This Standard addresses occupant restraint during frontal impacts and does not address side or rear impact situations, due to the lack of available data. Based on information available to it, the Technical Committee responsible for developing this Standard has used a maximum deceleration of 3 g as the basis for developing the requirements of this Standard.
This is believed to be a reasonable maximum level of deceleration likely to be encountered in any frontal impact under normal operating conditions in transit service. This is more than the European standard of 1 g, but is thought to provide a good balance between safety and design.
This Standard does not presume to cover all possible situations that may be encountered in day-to-day operations. Care should always be taken to ensure that vehicles acquired serve the specific needs and operating conditions that apply to the transit system and its customers.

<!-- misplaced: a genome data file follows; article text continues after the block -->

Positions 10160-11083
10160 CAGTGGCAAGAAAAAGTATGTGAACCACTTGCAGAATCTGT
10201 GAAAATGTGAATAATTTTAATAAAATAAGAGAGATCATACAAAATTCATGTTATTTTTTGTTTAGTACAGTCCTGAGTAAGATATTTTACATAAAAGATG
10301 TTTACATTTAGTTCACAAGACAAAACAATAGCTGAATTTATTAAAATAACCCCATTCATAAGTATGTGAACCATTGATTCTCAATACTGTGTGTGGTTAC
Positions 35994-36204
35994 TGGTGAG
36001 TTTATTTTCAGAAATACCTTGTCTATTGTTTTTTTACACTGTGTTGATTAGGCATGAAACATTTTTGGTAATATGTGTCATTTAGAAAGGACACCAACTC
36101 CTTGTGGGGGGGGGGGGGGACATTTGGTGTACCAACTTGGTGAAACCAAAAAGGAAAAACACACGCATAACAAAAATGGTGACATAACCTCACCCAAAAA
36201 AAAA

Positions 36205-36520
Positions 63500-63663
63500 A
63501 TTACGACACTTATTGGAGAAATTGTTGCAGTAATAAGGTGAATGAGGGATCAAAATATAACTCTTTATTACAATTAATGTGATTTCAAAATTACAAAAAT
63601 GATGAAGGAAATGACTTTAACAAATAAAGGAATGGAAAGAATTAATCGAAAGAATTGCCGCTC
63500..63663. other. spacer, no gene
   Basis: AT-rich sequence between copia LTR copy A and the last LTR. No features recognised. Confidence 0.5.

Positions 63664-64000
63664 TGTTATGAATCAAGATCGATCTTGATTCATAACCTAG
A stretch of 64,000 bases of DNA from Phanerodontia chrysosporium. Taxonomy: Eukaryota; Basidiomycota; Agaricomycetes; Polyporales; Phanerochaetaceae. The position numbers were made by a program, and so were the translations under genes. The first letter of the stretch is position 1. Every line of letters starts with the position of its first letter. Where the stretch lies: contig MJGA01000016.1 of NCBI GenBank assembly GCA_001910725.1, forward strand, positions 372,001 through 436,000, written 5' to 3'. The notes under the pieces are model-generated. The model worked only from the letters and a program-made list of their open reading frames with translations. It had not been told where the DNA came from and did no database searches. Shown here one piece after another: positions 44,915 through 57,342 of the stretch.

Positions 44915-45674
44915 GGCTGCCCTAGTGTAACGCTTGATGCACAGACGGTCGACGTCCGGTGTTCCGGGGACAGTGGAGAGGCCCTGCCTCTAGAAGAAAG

In keeping with the principle of minimum requirements cited above, and in the absence of evidence to the contrary, generally accepted transit industry practice is presumed to be adequate. This is confirmed by a recent search carried out on the Traffic Accident Information Database (TRAID), which reports that over the 10-year period from 1988 to 1997, there were only three fatalities (two passenger and one operator) in total on transit buses in Canada. During that same period, transit buses logged 7.28 billion revenue kilometres in Canadian cities. For details on the application of this Standard, please refer to the Scope.
This Standard applies to accessible transit buses, as defined in Clause 2.
The values given in SI (metric) units are the standard. The values given in parentheses are for information only.